Yep, we're counting down the top 50. Click here for overview and criteria.
I was burdened with horrendous pop music during my formative years. Popular music had swung all over the place in the 1980s, eventually settling in with two genres: Mullet-Metal and dance-beat R&B. The year I turned 14, the top four selling albums were Bobby Brown, New Kids on the Block, Paula Abdul, and Bon Jovi. And things were trending worse with MC Hammer and Mr. Big lurking around the corner. What's a boy to do when pop radio gives you nothing but absolute crap and the internet has yet to be invented? I went with the only feasible options: Classic Rock and Oldies. I've lauded Marvin Gaye and Stevie Wonder in this space before, but it's important to note that my adoration for real R&B was founded in those preteen days, as framed by Dick Biondi and Magic 104.3.
Contrary to what you may believe, pop music hasn't always been terrible, and I have always known it with those FM radio years serving as evidence. Since that time, I have been forever longing for an R&B singer who "gets it." If someone with pipes like R Kelly could only find the resolve to rediscover the roots of the genre, I knew I could be won back over in a New York minute. It's the reason I dug Ryan Shaw so much when he played Lollapalooza a few years go.
But the only place we tend to see even remote reverence for those pre-autotune days is American Idol (and let's not get into that subject). And then suddenly, along comes Amy Winehouse.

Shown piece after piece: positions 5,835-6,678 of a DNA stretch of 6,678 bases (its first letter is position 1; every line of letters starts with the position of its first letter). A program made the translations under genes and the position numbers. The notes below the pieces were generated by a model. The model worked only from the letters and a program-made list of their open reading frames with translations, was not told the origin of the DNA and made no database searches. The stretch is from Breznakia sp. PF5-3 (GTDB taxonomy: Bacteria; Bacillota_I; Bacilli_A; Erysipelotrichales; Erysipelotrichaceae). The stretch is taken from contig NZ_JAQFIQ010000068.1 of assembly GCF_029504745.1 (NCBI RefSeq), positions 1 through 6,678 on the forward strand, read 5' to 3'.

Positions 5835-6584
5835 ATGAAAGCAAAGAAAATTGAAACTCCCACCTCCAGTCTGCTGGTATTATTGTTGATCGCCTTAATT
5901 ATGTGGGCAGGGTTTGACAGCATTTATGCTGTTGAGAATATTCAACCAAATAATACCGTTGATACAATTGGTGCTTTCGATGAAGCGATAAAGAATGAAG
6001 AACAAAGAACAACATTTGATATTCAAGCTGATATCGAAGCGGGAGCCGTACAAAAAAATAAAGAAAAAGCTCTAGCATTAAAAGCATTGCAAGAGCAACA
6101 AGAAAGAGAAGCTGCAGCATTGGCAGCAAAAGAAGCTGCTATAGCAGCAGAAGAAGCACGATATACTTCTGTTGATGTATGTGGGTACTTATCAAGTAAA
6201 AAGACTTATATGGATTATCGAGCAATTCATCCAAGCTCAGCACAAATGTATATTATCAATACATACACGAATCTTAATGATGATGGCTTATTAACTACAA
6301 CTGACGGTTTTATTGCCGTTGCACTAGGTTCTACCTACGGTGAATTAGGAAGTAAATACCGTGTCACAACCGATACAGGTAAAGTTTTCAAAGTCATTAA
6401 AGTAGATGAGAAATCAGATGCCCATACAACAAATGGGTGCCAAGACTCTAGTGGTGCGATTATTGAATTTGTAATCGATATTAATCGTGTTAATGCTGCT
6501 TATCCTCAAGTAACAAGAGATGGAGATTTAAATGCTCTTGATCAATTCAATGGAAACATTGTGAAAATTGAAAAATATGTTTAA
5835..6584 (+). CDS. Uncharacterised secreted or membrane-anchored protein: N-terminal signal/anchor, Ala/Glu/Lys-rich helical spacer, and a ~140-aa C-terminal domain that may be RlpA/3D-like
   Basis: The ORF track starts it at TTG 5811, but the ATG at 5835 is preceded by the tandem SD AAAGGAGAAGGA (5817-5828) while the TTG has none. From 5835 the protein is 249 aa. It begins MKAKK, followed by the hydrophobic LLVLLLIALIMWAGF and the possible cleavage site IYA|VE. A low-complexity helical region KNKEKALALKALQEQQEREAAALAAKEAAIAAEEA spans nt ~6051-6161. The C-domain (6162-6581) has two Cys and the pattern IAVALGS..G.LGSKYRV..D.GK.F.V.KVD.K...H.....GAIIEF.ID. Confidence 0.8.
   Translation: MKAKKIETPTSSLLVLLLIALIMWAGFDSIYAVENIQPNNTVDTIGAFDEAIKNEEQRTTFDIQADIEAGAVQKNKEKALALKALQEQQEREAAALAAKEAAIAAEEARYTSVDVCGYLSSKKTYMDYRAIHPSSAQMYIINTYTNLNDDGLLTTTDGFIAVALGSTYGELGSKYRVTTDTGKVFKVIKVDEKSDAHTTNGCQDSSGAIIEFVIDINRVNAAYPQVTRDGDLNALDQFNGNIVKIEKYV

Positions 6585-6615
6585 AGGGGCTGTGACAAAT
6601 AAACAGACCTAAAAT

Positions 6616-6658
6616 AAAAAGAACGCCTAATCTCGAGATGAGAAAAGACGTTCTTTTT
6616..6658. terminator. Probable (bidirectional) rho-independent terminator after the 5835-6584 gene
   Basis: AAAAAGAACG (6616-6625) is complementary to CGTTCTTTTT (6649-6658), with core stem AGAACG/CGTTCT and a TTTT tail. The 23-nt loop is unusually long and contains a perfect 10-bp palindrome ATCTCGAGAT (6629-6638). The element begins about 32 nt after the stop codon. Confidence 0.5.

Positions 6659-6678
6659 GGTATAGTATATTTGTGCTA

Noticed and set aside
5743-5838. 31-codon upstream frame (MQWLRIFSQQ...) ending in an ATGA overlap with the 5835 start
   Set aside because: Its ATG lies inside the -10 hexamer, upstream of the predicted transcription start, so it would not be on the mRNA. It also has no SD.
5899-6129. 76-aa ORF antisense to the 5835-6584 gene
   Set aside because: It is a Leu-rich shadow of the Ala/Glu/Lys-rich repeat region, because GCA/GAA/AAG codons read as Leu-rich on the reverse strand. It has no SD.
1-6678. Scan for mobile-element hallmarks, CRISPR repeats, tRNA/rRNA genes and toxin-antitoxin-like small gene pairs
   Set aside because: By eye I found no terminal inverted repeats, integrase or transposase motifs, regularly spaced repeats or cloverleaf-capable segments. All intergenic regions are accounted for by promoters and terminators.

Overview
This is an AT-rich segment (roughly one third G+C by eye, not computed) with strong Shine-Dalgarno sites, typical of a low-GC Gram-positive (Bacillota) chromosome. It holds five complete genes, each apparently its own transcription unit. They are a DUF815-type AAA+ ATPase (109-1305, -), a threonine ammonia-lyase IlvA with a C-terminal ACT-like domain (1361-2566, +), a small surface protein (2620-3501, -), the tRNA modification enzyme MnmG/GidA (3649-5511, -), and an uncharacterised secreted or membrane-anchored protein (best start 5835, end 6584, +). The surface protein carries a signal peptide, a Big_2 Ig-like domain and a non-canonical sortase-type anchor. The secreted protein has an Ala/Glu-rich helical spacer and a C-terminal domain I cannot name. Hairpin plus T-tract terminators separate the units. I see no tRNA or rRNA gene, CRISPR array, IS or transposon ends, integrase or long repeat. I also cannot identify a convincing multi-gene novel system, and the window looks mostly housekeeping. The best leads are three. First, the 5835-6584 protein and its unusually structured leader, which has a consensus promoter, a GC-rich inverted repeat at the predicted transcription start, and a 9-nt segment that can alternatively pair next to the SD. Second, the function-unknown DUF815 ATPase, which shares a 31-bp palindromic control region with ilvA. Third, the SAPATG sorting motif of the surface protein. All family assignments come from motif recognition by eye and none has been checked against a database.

After hearing the first two tracks on her breakthrough album, Back to Black, I dismissed her as a Shirley Bassey wannabe. It took me several months to dig in farther, and I still regret the time lost. In that third song, "Me and Mr. Jones," with its bold language and scene-setting directness, we learn that Amy Winehouse doesn't merely have pipes, but reservoirs of soul we haven't heard in decades. And the more I learned the more I liked. Winehouse not only reveres the classic R&B records that meant so much to so many, she's trying to bring them back. Heck, she even covers Toots and the Maytals at her live shows.
This reverence is never more apparent than in the album's high point, "The Tears Dry on Their Own." It's certainly a new song, but is supported by the bedrock that is Marvin and Tami's "Ain't No Mountain High Enough." I can't imagine anything that would make James Jamerson more proud. Sure, these are new tunes, but they're founded in classic themes. Amy's voice has it all, and the whole album has a heart that is so rare these days in R&B. So far the trend hasn't set in with anyone else, but if she puts out another hit record, perhaps more will get on the real retro bandwagon.
In sum, Amy, you had me at "fuckery."
#22 - Mission of Burma - The Obliterati
#23 - Don Caballero - World Class Listening Problem
#24 - The Flaming Lips - Yoshimi Battles the Pink Robots
#25 - Tapes 'n Tapes - The Loon
#26 - Kings of Leon - Aha Shake Heartbreak
#27 - Idlewild - 100 Broken Windows
#28 - Common - Be
#29 - The Futureheads - News and Tributes
#30 - The Black Keys - Rubber Factory
#31 - Wolfmother - Wolfmother